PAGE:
That was just the first of many instances where Jameley cared for me. On movie night all the kids were in the “dining hall” watching “Alvin and the Chipmunks,” so I stepped inside to take a look. A minute later, from across the room, I heard a voice yell, “Ryan! Ryan!” Then a tiny shadow ran at me and grabbed my hand. Jameley pulled me all the way up front, wiped off a seat for me, and sat me down. Then he climbed up on my lap and we watched until he fell asleep in my arms. Adorable, right?

Another time, we were all getting sandwiches for lunch and Jameley grabbed one for me and brought it to me. He decided it was too crowded for me to have a good seat in the dining hall, so he pulled me over to another shelter and had me sit with a couple of my other friends. He made them scoot closer together so I had more room. Then, he stole one of their plates to cover my sandwich so flies wouldn’t land on it. I’m telling you, he took amazing care of me!

The kid is hilarious, too. One night some of the girls were singing and all of a sudden he just starts screaming. And I mean, it was loud. Then, as I listened a little more intently trying to figure out what his deal was, I realized what he was doing. He was singing along! He knew he was being hilarious, too. My friend Mitch and I had sore ribs from laughing so hard. Besides singing, he loves to dance. He hams it up pretty good, too.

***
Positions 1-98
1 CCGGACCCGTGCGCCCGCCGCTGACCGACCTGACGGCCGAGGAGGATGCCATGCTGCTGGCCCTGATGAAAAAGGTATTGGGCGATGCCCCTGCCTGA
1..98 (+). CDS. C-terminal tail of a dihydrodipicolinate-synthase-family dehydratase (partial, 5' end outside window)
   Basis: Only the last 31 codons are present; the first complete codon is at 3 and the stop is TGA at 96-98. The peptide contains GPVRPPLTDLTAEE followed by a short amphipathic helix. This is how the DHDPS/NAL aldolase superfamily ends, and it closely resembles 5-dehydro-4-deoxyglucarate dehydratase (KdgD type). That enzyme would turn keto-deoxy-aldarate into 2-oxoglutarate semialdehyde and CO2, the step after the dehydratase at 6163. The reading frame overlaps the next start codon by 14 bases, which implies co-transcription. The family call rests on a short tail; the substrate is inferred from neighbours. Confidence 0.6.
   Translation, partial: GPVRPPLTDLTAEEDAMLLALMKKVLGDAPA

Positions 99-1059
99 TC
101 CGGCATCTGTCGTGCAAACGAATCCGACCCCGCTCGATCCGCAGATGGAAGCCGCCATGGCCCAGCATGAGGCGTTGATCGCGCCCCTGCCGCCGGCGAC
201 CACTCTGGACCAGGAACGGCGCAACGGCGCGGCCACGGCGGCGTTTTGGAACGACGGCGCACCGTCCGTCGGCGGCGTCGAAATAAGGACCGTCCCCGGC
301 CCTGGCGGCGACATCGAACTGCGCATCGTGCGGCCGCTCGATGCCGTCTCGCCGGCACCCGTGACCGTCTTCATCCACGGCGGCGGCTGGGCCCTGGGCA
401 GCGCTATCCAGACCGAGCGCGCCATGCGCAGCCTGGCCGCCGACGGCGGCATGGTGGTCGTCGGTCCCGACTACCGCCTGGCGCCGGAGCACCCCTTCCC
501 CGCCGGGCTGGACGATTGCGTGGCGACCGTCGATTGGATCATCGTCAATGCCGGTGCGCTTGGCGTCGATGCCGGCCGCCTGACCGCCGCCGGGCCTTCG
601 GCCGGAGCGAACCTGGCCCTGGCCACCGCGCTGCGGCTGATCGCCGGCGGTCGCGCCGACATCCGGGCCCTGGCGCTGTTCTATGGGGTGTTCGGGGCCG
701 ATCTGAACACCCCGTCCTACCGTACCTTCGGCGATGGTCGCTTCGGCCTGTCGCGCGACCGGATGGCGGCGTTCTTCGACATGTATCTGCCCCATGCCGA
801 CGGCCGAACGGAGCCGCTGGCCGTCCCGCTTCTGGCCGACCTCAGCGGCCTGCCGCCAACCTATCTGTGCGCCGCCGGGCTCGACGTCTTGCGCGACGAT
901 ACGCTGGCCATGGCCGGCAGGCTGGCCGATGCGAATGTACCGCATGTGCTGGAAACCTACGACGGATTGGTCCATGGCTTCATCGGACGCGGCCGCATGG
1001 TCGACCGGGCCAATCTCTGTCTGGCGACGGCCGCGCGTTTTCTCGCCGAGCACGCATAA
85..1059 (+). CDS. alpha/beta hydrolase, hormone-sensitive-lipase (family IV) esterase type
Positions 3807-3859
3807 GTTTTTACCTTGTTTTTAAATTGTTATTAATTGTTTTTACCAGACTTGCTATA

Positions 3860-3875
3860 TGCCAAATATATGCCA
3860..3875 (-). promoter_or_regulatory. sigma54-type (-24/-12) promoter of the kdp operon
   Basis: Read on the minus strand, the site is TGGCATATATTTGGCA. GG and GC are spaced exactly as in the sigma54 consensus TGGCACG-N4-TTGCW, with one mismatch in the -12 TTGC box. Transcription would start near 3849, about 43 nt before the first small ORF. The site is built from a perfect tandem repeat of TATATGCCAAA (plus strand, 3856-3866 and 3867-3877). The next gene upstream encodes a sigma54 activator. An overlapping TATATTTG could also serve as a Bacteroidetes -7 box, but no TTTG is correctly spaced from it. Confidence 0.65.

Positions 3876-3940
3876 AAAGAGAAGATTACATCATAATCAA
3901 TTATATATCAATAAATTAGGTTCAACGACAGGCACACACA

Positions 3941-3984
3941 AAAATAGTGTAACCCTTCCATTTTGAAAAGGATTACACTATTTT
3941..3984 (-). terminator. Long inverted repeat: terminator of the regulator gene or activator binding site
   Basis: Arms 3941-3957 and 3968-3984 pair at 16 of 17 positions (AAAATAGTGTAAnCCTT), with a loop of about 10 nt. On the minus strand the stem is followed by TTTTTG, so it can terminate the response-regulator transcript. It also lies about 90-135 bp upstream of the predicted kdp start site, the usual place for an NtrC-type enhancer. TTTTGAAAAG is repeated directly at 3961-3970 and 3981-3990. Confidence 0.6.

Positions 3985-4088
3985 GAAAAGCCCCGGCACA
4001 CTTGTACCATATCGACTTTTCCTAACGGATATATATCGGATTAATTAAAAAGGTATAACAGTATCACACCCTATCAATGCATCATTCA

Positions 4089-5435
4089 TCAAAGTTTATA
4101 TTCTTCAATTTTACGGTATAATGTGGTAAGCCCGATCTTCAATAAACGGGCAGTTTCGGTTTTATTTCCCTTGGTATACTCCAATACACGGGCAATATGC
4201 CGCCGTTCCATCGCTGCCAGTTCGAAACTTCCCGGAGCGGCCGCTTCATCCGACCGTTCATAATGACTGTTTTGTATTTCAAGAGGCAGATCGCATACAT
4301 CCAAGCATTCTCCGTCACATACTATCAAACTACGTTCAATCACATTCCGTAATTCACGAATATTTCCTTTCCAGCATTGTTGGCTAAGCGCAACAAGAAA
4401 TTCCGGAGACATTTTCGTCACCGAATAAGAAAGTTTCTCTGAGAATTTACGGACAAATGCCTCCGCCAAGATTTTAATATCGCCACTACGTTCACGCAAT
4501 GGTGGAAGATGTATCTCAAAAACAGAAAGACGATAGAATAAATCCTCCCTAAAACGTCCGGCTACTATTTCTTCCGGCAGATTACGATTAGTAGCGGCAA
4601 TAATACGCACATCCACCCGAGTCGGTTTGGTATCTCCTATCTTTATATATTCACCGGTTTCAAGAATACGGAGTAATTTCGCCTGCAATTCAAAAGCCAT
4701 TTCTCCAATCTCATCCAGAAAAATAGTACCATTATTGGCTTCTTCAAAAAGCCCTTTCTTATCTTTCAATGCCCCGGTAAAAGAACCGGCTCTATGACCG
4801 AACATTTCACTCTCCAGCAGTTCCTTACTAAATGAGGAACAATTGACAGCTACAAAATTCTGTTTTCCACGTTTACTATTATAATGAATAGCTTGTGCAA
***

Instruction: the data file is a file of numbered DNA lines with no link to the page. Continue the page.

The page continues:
Now, another thing about Jameley is that when he has a meltdown, he has a meltdown. If he doesn’t get what he wants, he literally goes limp, falls to the ground, and then starts screaming and flailing around. He kicks his shoes off and throws them and whatever else is near. It’s at this point that I get up and walk away. And I never feel bad about it. If he had a room, I’d send him to it. The other thing is, even though he’s hilarious and adorable and everybody loves him…he can be equally annoying. The tantrums are one thing, but he also just gets into everything and causes a lot of trouble. That’s why I said earlier that the rest of the team was glad he stuck with me the whole time. I’ll even admit that there were times I took back-channels through the orphanage grounds so he wouldn’t see me! As soon as he saw me, he ran to me. Sometimes that was great and other times…not so much.